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Should GICs Be Part of Your Investment Portfolio?

Putting together an investment portfolio is sort of like going grocery shopping (we’ll just ignore the junk food part). As with nutrition, you want a balanced plan that gives you the various investment groups required for your long-term financial health. Much like all the main food groups, each component of a good portfolio plays a role in your overall investment strategy.

So what are the key components of a well-run portfolio? In a nutshell, they generally are:

  • Equities (stocks)
  • Fixed income
  • Cash

For most people, equities over the long run will provide the most capital growth. Especially with interest rates so low on bonds right now, the chances of making outsized capital gains in the fixed income area are pretty slim. Solid equities also pay dividends, which gives an income component in addition to the potential for capital gains. Depending on the stock in question, it may provide a measure of inflation protection. In other words, so long as the company has real assets and a viable business plan, its shares may rise to offset consumer price inflation.

By contrast, fixed income investments can be hit very hard if unexpectedly high inflation hits. To understand why this is, imagine you buy a long-term bond that pays 3% interest per year. The next thing you know, inflation is running at 10% (unlikely, but just roll with this). You may very well get your initial investment plus 3% per year back, but if the value of money has been depreciating quickly, what you get returned to you will not have nearly the same purchasing power as what you invested.

Fixed income products have two main roles in an investment portfolio. First, they protect your capital. As opposed to a stock which can easily go down, with a fixed income investment, you will at least be repaid your initial investment, unless the issuer defaults. This ensures that you don’t lose money. In addition, fixed income investments are attractive because they offer predictable income to those who purchase them – a trait particularly important to those in retirement.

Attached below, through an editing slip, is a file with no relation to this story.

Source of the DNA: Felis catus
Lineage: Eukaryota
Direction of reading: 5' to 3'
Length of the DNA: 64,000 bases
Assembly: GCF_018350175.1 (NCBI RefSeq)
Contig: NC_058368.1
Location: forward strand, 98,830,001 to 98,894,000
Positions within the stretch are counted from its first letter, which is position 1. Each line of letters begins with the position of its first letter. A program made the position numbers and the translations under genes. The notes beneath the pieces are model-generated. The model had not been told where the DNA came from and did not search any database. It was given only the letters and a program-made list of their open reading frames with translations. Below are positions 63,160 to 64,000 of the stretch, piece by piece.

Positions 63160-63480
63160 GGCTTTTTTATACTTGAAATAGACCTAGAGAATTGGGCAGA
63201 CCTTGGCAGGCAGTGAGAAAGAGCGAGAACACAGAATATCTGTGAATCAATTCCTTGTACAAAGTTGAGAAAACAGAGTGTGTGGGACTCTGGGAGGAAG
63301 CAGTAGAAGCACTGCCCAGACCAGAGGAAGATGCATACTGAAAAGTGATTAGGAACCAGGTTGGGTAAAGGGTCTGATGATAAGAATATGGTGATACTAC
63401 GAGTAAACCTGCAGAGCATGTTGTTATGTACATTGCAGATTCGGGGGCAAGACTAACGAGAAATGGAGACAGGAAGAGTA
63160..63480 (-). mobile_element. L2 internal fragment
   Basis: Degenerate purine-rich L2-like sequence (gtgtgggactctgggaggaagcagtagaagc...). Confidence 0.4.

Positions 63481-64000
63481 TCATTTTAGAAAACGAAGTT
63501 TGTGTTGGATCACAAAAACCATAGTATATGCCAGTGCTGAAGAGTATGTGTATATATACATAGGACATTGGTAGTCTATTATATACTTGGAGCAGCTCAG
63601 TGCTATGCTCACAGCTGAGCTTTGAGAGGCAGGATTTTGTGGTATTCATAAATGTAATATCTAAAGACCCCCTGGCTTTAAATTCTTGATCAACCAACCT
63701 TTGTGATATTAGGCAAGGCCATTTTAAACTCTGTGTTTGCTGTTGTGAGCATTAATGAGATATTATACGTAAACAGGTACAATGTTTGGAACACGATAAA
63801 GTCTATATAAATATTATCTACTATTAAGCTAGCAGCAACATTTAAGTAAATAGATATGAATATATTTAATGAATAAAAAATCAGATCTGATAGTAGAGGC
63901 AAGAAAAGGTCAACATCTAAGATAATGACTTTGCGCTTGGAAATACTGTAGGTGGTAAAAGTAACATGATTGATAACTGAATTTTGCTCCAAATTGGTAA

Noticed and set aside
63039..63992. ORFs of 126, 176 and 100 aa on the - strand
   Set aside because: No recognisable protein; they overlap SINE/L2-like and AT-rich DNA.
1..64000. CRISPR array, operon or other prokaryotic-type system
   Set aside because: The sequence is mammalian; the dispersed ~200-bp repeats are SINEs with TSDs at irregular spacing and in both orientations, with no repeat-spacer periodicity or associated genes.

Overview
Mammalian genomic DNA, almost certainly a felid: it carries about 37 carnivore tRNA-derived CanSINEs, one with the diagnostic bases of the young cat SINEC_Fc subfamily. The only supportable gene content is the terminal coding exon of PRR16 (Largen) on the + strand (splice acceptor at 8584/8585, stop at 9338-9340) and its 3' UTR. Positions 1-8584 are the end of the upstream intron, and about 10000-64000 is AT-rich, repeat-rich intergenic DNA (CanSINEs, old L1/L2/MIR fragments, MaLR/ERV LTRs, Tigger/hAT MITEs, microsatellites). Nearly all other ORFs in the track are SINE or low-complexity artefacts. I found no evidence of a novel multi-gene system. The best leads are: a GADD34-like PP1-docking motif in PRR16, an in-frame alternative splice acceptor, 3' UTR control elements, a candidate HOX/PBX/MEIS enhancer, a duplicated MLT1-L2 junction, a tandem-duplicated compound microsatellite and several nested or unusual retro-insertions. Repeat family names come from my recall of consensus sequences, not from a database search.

There are a number of different fixed income products available. On the most conservative side, you can buy Canada Savings Bonds/Canada Premium Bonds. The yield is very low but your principal is considered very secure. You can also buy longer-term government bonds that are actively traded. While there isn’t a heightened risk of default, you can suffer a capital loss if interest rates rise after you’ve bought the bond.

On the riskier side, you can also buy corporate bonds. Depending on the financial situation of the company issuing them, there’s the potential for higher returns but also high risk. Notably, a company whose bonds have a high interest rate is likely to be a “junk bond” issuer. In other words, there’s at least a chance the company may default and you won’t get your money back.

Another possibility for the fixed income component of your portfolio are GICs. As with something like a Canada Savings Bond, your principal is secure. Your interest will be higher than a savings bond, and unlike savings bonds, GICs are sold year-round.

GICs are also something to consider in lieu of the final part of your portfolio: cash. Cash or its equivalent definitely has a role to play in a portfolio. It serves as an emergency fund in case you need access to funds quickly. In addition, it’s never a bad thing to have some cash on hand, in case the stock market drops significantly and you spot an investment opportunity.

One approach to consider is to put some of the cash component of your portfolio into cashable GICs. So long as you find one that yields more than a high interest savings account, it can have the benefits of cash but produce decent income at the same time.


Flickr: Tawel